Consider FIG. 19B. If more than one sub-function has an interest in taking over the analysis of the subject sub-function, then the situation is a so-called interaction case and the control unit searches for the interaction function that will resolve the conflict, block 143, between those sub-functions that desire to enter the subject sub-function and interrupt the analysis. The program label L4 will now be reached and this is described in more detail below with reference to FIG. 19C. The relevant interaction function is brought forward by the control unit, block 144, by searching for the relevant combination of interacting functions among the data areas 113 (FIG. 17). When an interaction function that handles the relevant combination of interacting sub-functions is found, the control unit brings forward the interacting sub-function and its analysis result, block 145, the sub-functions that interact and relevant interaction functions, block 146. The start of an analysis in the interaction function is then initiated, block 147, by sending all collected information to the interaction function with the aid of a signal 148. The analysis is then started in the sub-function. There are now a further three cases that can occur. The interaction function can either allot priority to one of the interacting sub-functions, block 150, and the interaction function then sends a signal to the control unit. This signal sent to the control unit contains a reference to the priority allocated sub-function, block 151, whereafter the control unit moves to program label L3, as just described above. The priority allocated sub-function may now perform its own analysis, block 137.

In the second case, the interaction function can give priority of the kind that all of the interacting sub-functions are ignored and instead the analysis continues in the interrupted sub-function, block 152. Since all interacting sub-functions shall be ignored, the analysis is no longer a modifying analysis and shall continue in the interrupted sub-function. The signal sent to the control unit by the interaction function in this particular case will then contain a reference to the interrupted sub-function and program label L2 is now reached, meaning that the control unit will bring forward a list of all sub-functions that wish to perform a supplementary analysis, block 159.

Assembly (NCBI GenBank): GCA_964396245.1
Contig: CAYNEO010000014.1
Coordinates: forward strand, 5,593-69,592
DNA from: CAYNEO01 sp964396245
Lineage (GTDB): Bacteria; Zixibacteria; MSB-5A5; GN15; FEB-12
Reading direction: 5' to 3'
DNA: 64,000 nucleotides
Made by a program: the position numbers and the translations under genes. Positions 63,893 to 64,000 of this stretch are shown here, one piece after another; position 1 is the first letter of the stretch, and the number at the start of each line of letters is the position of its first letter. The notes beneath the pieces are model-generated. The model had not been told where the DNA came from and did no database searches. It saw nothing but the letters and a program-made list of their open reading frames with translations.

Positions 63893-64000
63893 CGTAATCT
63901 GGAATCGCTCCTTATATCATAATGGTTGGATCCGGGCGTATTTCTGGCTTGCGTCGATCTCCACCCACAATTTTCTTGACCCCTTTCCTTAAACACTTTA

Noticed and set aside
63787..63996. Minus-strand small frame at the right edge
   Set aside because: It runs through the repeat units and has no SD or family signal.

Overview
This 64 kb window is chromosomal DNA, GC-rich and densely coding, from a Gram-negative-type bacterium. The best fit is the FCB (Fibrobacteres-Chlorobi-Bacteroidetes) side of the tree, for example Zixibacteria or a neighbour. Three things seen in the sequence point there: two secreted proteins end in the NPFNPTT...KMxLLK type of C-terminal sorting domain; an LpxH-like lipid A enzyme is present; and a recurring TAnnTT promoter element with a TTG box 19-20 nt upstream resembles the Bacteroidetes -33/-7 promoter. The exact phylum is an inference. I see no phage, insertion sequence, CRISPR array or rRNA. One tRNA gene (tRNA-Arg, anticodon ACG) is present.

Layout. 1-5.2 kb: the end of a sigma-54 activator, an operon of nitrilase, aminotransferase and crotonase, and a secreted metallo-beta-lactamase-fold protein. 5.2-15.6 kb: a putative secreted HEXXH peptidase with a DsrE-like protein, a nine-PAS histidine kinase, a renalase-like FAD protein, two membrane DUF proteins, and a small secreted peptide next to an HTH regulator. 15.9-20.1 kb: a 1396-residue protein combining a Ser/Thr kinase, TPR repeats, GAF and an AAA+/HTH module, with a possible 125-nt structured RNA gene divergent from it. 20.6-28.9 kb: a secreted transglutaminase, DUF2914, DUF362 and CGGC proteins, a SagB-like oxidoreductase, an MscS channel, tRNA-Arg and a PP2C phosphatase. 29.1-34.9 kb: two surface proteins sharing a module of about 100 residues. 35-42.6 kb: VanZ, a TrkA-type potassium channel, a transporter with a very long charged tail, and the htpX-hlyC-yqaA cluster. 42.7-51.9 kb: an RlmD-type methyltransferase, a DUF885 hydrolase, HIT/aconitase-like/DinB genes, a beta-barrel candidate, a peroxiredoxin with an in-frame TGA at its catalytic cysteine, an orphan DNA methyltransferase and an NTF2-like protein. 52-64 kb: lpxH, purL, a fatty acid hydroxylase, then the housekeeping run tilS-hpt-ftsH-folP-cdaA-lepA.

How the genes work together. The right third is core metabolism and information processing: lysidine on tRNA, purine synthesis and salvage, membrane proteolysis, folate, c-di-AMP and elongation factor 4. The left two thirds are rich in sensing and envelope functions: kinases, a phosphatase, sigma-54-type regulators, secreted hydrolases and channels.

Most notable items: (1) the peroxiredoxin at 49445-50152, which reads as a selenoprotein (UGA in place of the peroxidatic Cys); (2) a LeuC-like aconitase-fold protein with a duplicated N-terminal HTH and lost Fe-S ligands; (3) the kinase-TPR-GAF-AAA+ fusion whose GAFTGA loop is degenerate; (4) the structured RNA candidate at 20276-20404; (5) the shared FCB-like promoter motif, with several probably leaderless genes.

In the third case, no simple priority exists between the interacting sub-functions and, in such case, the interaction function contains an analysis branch of its own. In this case, the interaction function behaves as a normal sub-function, and the interaction function then chooses a branch 154 which signifies a transition to a program label L5 located on the site shown in FIG. 19E, whereupon the analysis continues in the way described with reference to FIG. 19E. The interaction function now behaves as a normal sub-function which has been interrupted by another sub-function, and a combined analysis of input signal and partial state is commenced. Thus, similar to a normal sub-function, the interaction function may have analysis steps of its own, which in turn can be interrupted by other sub-functions. Block 155 in FIG. 19C is a standard options symbol, and in this case the options are the three aforesaid cases 150, 152, 154. If no interaction is found by the control unit at block 144, the control unit will, of course, have the possibility to make a random choice, option block 156, among the interacting sub-functions which shall be given priority over the other, block 157. It may be immaterial which of the interacting functions shall be given priority. In this case, a transition is made to program label L3 takes place, and the analysis is continued in the randomly selected sub-function, as described with reference to FIG. 19E. Alternatively, no random choice is permitted and since no interaction function is found either, it is evident that an error exists, whereupon the analysis is interrupted and an error print-out is made, block 158. The error printout includes a message to an operator informing the operator that an interaction function is lacking for the identified sub-functions.